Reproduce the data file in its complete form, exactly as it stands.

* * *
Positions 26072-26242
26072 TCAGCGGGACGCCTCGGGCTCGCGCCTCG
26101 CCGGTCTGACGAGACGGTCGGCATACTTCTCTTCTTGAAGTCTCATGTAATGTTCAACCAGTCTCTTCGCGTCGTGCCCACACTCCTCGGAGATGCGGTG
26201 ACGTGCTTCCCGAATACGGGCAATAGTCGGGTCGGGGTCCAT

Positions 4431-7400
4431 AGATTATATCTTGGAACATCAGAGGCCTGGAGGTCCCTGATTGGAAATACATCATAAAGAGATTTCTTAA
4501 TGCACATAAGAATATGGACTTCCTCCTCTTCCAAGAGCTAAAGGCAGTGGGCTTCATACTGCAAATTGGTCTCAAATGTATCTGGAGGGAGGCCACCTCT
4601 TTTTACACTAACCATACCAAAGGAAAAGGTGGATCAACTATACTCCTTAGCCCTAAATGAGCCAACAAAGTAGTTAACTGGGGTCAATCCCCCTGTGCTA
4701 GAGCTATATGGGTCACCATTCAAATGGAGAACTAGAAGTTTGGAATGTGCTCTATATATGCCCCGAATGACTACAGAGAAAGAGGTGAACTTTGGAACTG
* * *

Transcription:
Positions 26072-26242
26072 TCAGCGGGACGCCTCGGGCTCGCGCCTCG
26101 CCGGTCTGACGAGACGGTCGGCATACTTCTCTTCTTGAAGTCTCATGTAATGTTCAACCAGTCTCTTCGCGTCGTGCCCACACTCCTCGGAGATGCGGTG
26201 ACGTGCTTCCCGAATACGGGCAATAGTCGGGTCGGGGTCCAT

Positions 4431-7400
4431 AGATTATATCTTGGAACATCAGAGGCCTGGAGGTCCCTGATTGGAAATACATCATAAAGAGATTTCTTAA
4501 TGCACATAAGAATATGGACTTCCTCCTCTTCCAAGAGCTAAAGGCAGTGGGCTTCATACTGCAAATTGGTCTCAAATGTATCTGGAGGGAGGCCACCTCT
4601 TTTTACACTAACCATACCAAAGGAAAAGGTGGATCAACTATACTCCTTAGCCCTAAATGAGCCAACAAAGTAGTTAACTGGGGTCAATCCCCCTGTGCTA
4701 GAGCTATATGGGTCACCATTCAAATGGAGAACTAGAAGTTTGGAATGTGCTCTATATATGCCCCGAATGACTACAGAGAAAGAGGTGAACTTTGGAACTG